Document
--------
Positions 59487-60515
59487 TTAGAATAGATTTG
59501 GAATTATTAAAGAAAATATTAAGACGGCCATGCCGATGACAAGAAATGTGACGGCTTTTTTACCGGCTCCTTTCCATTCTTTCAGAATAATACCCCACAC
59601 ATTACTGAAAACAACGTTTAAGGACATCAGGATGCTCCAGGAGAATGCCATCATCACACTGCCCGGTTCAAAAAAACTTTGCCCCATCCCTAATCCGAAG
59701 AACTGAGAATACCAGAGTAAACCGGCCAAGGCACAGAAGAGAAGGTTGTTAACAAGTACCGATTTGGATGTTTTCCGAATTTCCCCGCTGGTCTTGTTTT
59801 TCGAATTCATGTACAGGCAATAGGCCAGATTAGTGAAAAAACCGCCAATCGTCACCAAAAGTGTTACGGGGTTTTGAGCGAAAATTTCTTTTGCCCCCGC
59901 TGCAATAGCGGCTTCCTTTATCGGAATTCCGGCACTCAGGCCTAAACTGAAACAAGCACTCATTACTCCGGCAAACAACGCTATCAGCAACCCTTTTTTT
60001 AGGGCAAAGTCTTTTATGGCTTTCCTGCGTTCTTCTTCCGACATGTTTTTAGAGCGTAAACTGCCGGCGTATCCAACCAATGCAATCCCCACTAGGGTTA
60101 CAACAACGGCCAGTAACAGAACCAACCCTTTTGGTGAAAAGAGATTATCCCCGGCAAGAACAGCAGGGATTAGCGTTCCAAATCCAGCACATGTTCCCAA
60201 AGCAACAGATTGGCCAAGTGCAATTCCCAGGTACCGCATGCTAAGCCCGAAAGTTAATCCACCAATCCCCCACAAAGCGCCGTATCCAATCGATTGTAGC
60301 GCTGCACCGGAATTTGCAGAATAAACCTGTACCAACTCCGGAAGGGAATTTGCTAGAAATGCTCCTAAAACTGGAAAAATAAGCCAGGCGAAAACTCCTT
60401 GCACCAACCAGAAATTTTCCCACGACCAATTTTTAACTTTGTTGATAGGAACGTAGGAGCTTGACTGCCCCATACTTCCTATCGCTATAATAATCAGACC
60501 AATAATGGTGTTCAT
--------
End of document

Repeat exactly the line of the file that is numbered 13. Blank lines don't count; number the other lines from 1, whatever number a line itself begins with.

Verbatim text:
60501 AATAATGGTGTTCAT